Record 157,005,000 Employed; 19th Record of Trump Era

By Susan Jones | July 5, 2019 | 8:44 AM EDT

(Photo by Tasos Katopodis/Getty Images)

(CNSNews.com) - After the Fourth of July fireworks, the fifth of July brings another reason for Americans to celebrate.

A record 157,005,000 people were employed in June, the most since February and the 19th record of Trump's presidency, the Bureau of Labor Statistics reported  on Friday.

And the economy added a strong 224,000 jobs in June, well above the estimate of 160,000.

The unemployment rate, the lowest in 50 years, ticked up a tenth of a point to 3.7 percent.

In June, the nation’s civilian noninstitutionalized population, consisting of all people age 16 or older who were not in the military or an institution, reached 259,037,000. Of those, 162,981,000 participated in the labor force by either holding a job or actively seeking one.

The 162,981,000 who participated in the labor force equaled 62.9 percent of the 259,037,000 civilian noninstitutionalized population. That's up a tenth of a point from May's 62.8 percent participation rate. The payroll taxes paid by people who participate in the labor force help support those who do not participate, so the higher this number, the better.

The participation rate reached a record high of 67.3 percent in early 2000; the highest it's been under Trump is 63.2 percent.

The  number of Americans not in the labor force, meaning they did not have a job and were not looking for one, dropped by 158,000 last month to 96,057,000 but this number remains near historic highs, as the Baby Boom generation accelerates into retirement.

Among the major worker groups, the unemployment rates for adult men (3.3 percent), adult women (3.3 percent), teenagers (12.7 percent), Whites (3.3 percent), Blacks (6.0 percent), Asians (2.1 percent), and Hispanics (4.3 percent) showed little or no change in June.

The change in total nonfarm payroll employment for April was revised down from +224,000 to +216,000, and the change for May was revised down from +75,000 to +72,000. After revisions, job gains have averaged 171,000 per month over the last 3 months.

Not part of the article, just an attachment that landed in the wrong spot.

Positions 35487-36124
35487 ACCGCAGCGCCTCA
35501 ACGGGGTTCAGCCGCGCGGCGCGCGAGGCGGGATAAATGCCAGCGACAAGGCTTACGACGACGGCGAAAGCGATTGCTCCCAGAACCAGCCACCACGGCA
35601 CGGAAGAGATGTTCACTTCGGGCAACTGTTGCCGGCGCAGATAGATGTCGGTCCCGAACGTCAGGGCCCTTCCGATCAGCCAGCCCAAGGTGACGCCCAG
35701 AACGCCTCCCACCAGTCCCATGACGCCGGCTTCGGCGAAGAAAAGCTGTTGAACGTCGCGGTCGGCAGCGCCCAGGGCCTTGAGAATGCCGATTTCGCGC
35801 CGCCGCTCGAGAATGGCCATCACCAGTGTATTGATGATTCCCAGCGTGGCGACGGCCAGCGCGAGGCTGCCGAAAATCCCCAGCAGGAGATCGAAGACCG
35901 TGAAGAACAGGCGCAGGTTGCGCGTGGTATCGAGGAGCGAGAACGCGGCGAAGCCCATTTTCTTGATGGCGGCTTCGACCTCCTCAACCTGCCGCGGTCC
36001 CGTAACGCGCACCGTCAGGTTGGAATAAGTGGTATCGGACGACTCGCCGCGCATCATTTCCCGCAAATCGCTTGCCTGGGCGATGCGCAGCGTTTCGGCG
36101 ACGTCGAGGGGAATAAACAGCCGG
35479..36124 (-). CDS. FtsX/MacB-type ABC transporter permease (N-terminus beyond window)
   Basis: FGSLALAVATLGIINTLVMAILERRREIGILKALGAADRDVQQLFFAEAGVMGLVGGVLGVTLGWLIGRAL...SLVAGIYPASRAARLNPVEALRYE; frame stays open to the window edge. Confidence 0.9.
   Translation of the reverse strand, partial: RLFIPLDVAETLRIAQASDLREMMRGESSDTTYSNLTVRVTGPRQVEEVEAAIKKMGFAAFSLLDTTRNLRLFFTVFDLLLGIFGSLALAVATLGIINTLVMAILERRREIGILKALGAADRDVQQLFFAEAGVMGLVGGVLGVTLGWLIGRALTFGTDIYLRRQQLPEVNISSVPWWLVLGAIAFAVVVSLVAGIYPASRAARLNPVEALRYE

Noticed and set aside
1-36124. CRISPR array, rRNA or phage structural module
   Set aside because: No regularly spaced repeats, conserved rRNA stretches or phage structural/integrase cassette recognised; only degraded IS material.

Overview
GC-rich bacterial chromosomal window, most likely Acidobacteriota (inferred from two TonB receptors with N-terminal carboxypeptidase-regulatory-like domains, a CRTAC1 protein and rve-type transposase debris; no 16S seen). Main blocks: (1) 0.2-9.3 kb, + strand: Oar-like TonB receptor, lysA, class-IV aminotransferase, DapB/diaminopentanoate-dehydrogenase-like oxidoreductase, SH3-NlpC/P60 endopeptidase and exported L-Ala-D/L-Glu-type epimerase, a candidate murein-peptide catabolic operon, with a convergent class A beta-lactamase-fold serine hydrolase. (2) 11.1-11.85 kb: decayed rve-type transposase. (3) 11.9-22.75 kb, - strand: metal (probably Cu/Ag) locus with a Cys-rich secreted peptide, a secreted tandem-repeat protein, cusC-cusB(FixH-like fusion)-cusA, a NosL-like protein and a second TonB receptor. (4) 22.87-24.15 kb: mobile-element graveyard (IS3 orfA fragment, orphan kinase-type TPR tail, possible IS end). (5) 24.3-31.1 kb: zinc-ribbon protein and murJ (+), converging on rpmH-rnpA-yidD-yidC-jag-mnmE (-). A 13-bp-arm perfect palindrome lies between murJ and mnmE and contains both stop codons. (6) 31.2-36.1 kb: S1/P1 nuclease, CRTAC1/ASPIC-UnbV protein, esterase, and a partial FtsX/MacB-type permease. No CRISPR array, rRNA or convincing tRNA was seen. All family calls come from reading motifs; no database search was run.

And wages continue rising: In June, average hourly earnings for all employees on private nonfarm payrolls rose by 6 cents to $27.90, following a 9-cent gain in May. Over the past 12 months, average hourly earnings have increased by 3.1 percent.

Federal Reserve Chairman Jerome Powell, in a June 25 speech, said the economy has performed "reasonably well" so far this year, with continued growth and strong job creation keeping the unemployment rate near historic lows.

But Powell also mentioned "some ongoing cross-currents," including trade uncertainty and incoming data about the strength of the global economy.

He said the Fed "will closely monitor the implications of incoming information for the economic outlook and will act as appropriate to sustain the expansion..." That could mean lower interest rates -- or not, if the employment and job numbers remain strong.

President Trump hailed the strong employment report on his way out of town Friday morning:


We had great numbers this morning -- I think 224,000 jobs. Those were really unexpectedly good. And our country continues to do really well -- really, really well, so we're very happy about it.

I think we are going to be breaking records. If we had a fed that would lower interest rates we'd be like a rocket ship. But we're paying a lot of interest and it's unnecessary. But we don't have a Fed that knows what they're doing. So it is one of those little things. But if we had a Fed that would lower rates, you would have a rocket ship.

When Obama, President Obama was here, he payed close to zero interest. I'm paying real interest. And yet our economy is much better than it's ever been. From Election Day we're over 50 percent increase, and we've made trillions and trillions of dollars -- with a T, trillions. So we're doing very well. But last night was spectacular....

The business and economic reporting of CNSNews.com is funded in part with a gift made in memory of Dr. Keith C. Wold.

Sponsored Links